Mr McDonnell also said Labour was ready to fight and win an election, telling the Tories: "Bring it on."
There was loud applause in the hall when he said: "Whenever the general election comes, we are ready.
"Ready to campaign for victory, ready for government, ready to build the future.
"And … we'll be proud to call that future socialism."
Labour's annual gathering has been dominated by calls for it to back a second Brexit referendum.
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Mr McDonnell sparked anger on Monday when he said such a vote would not include an option to stay in the EU, but rather give voters a say on the "nature" of a deal with Brussels.
In his speech he made clear that his preference was for there to be an election to decide the issue, and added: "We are keeping all the options open for democratic engagement."
Kavanaugh’s high school yearbook page makes references some believe are sexual innuendos, and Michael Avenatti wants senators to ask him about them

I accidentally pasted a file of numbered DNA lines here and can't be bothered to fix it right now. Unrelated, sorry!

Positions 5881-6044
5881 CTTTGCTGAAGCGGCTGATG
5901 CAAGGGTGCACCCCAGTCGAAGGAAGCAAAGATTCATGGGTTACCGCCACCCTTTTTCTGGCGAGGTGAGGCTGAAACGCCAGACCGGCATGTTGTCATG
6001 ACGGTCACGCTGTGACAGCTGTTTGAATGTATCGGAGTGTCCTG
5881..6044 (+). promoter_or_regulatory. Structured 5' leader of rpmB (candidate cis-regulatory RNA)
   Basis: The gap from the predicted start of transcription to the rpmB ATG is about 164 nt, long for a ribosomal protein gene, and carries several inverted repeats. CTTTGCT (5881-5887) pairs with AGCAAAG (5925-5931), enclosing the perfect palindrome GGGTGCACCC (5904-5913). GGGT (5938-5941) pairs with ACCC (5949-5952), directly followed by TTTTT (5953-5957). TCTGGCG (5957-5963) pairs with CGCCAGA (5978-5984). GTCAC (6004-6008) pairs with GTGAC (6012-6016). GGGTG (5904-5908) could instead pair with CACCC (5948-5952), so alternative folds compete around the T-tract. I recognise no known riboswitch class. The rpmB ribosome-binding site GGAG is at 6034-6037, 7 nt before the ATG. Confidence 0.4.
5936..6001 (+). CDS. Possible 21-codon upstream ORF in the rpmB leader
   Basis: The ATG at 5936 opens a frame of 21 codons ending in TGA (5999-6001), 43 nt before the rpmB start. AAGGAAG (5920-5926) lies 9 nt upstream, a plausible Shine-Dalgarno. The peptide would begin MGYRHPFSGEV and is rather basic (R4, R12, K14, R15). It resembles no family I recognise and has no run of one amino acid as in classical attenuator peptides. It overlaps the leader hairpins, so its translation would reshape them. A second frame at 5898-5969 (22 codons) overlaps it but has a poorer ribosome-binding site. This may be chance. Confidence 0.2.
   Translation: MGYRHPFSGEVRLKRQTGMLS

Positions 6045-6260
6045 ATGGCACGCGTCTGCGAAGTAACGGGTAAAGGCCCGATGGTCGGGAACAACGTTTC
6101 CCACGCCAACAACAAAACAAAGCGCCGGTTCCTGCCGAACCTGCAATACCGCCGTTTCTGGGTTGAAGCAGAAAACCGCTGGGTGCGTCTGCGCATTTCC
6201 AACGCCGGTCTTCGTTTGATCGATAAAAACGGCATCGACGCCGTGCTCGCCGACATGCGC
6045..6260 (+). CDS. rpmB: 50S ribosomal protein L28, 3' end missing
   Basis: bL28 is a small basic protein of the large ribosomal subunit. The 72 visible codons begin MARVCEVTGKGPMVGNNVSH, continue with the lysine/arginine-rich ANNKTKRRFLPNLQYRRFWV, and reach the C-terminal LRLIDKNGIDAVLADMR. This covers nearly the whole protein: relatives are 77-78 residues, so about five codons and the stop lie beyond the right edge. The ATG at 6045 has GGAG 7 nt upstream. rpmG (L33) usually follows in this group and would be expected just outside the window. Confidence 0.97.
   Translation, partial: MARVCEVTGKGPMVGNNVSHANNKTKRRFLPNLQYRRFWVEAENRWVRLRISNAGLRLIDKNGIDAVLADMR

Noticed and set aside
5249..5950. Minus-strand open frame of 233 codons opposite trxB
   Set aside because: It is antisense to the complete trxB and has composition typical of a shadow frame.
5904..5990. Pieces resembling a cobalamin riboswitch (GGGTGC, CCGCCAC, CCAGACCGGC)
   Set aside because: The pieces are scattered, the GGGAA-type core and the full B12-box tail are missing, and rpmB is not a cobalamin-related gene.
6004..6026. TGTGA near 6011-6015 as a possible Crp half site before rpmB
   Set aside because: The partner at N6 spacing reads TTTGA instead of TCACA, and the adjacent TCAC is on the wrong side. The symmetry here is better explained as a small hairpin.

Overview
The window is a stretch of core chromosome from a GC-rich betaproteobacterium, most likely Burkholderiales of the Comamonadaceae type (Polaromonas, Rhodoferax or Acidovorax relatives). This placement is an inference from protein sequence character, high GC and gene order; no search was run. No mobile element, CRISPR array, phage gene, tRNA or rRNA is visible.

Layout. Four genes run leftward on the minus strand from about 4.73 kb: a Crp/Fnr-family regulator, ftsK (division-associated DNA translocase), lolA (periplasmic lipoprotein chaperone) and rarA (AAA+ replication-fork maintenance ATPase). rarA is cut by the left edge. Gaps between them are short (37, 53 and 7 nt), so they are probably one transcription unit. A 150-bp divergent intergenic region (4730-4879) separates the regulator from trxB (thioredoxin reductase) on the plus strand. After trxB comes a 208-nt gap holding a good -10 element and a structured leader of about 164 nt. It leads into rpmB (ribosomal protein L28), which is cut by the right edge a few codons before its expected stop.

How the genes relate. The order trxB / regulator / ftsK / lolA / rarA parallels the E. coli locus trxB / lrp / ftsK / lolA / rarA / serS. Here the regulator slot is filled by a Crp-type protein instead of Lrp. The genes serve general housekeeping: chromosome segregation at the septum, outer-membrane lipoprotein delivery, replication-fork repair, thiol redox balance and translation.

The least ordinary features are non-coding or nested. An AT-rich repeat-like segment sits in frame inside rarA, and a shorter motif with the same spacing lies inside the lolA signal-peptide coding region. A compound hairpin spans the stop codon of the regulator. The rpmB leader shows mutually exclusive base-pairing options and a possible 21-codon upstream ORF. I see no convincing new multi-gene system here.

- Judge Brett Kavanaugh's alleged past as a hard-partying high schooler and college student are at issue after two women accused publicly him of sexual misconduct in the early 1980s.
- Kavanaugh's high school yearbook page includes potentially sexually explicit references and mentions of an alcohol-soaked party culture.
- He has been accused of sexually assaulting a girl in high school and exposing himself to a fellow female student in college. In both instances, the women claim he was intoxicated.
- Kavanaugh denies the allegations.
Judge Brett Kavanaugh's alleged past as a hard-partying high schooler and college student are at issue after two women accused President Donald Trump's Supreme Court nominee of sexual misconduct during his years at Georgetown Preparatory School and Yale University.